Sunday, May 23, 2010
Huddie Lead Belly Ledbetter was born in 1888 or 1889 on a plantation near Mooringsport, Louisiana, but the family moved to Leigh, Texas, when he was five. By 1903, Lead Belly was already a singer and guitarist of some note. He performed for nearby Shreveport, Louisiana audiences. Lead Belly began to develop his own style of music after exposure to a variety of musical influences of the saloons, brothels, and dance halls in the notorious St. Paul's Bottoms red-light district.
Lead Belly's volatile temper sometimes led him into trouble with the law. In 1915 he was convicted "of carrying a pistol" and sentenced to do time on the Harrison County chain gang, from which he escaped. In January 1918 he was imprisoned a second time, this time after killing one of his relatives, Will Stafford, in a fight over a woman. In 1918 he was incarcerated in Sugar Land, Texas, where he probably learned the song "Midnight Special". In 1925 he was pardoned and released after writing a song appealing to Governor Pat Morris Neff for his freedom, appealing to his strong religious beliefs.
In 1930, Lead Belly was back in prison for attempted homicide after he knifed a white man in a fight. It was there, three years later, that he was "discovered" by musicologists John Lomax and son Alan Lomax during a visit to the Angola Prison Farm. They recorded hundreds of his songs on portable aluminum disc recording equipment for the Library of Congress.
Lead Belly was released again on August 1, 1934, after the Lomaxes took a petition to Louisiana Governor Oscar K. Allen at Lead Belly's urgent request. The petition was on the other side of a recording of his signature song, "Goodnight Irene."
There are several, somewhat conflicting stories about Lead Belly's famous nickname. Some say his fellow inmates dubbed him "Lead Belly" as a play on his last name and reference to his physical toughness; others say he earned the name after being shot in the stomach with shotgun buckshot. Another theory has it that the name refers to his ability to drink homemade liquor (moonshine).
Whatever its origin, he adopted the nickname as a pseudonym while performing, and it stuck. Regarding his toughness, it is also recounted that during his second prison term, another inmate stabbed him in the neck (leaving him with a fearsome scar that he subsequently covered with a bandanna), and he took the knife away and in turn almost killed his attacker with it.
Fame, but not Fortune
By the time Lead Belly was released from prison, the United States was deep in the Great Depression and jobs were very scarce. In September 1934, Lead Belly met with John A. Lomax and for three months he assisted the 67-year-old John Lomax in his folk song collecting in the South.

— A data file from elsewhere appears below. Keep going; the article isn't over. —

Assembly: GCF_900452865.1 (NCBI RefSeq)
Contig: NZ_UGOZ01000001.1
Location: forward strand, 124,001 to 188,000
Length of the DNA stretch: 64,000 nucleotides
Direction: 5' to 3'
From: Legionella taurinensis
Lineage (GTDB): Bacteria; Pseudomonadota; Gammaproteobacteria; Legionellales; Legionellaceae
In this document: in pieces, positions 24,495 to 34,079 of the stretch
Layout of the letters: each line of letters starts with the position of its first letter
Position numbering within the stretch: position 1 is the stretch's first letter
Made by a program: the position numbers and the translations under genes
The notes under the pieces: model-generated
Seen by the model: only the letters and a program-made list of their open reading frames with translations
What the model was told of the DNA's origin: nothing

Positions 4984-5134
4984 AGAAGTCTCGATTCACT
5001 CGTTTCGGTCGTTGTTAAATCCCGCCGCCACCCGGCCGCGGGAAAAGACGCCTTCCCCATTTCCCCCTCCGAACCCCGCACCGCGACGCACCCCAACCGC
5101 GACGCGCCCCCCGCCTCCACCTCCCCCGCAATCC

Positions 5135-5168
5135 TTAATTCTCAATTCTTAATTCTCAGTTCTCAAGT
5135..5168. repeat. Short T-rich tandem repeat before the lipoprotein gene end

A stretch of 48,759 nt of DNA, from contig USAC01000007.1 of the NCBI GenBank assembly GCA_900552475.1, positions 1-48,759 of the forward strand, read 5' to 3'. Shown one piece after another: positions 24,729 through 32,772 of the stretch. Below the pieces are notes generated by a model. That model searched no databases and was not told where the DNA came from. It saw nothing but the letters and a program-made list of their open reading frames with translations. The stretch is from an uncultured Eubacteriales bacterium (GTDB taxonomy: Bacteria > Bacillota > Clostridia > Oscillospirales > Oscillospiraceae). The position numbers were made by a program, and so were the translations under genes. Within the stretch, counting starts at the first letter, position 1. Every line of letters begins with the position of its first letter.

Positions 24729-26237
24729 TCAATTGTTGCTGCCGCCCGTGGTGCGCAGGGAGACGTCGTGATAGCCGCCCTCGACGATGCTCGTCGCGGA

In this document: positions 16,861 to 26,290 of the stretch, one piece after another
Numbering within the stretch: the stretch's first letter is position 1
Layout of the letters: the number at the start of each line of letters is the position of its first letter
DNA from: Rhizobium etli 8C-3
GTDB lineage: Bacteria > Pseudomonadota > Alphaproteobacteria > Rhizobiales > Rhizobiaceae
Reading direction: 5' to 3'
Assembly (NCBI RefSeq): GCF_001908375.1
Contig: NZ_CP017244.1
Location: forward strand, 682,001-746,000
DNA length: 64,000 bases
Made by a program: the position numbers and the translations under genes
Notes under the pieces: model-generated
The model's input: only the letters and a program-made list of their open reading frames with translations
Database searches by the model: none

In December, Lead Belly participated in a "smoker" (group sing) at an MLA meeting in Bryn Mawr College in Pennsylvania, where he was written up in the press as a convict who had sung his way out of prison. On New Year's Day, 1935, the pair arrived in New York City, where John Lomax was scheduled to meet with his publisher, Macmillan, about a new collection of folk songs. The newspapers were eager to write about the "singing convict" and Time magazine made one of its first filmed March of Time newsreels about him. Lead Belly attained fame (though not fortune).
Life magazine ran a three-page article titled, "Lead Belly - Bad Nigger Makes Good Minstrel," in the April 19, 1937 issue. It included a full-page, color (rare in those days) picture of him sitting on grain sacks playing his guitar and singing. Lead Belly continued to struggle financially. Like many performers, what income he made during his lifetime would come from touring, not from record sales.
In 1939, Lead Belly was back in jail for assault, after stabbing a man in a fight in Manhattan. Alan Lomax, then 24, took him under his wing and helped raise money for his legal expenses, dropping out of graduate school to do so.
After his release (in 1940-41), Lead Belly appeared as a regular on Alan Lomax and Nicholas Ray's groundbreaking CBS radio show Back Where I Come From, broadcast nationwide. He also appeared in night clubs with Josh White, becoming a fixture in New York City's surging folk music scene and befriending the likes of Sonny Terry, Brownie McGhee, Woody Guthrie, and a young Pete Seeger, all fellow performers on Back Where I Come From.
During the first half of the decade he recorded for RCA, the Library of Congress, and for Moe Asch (future founder of Folkways Records), and in 1944 headed to California, where he recorded strong sessions for Capitol Records. In 1949 Lead Belly had a regular radio broadcast on station WNYC in New York on Sunday nights on Henrietta Yurchenko's show. Later in the year he began his first European tour with a trip to France. Lead Belly was the first American country blues musician to see success in Europe.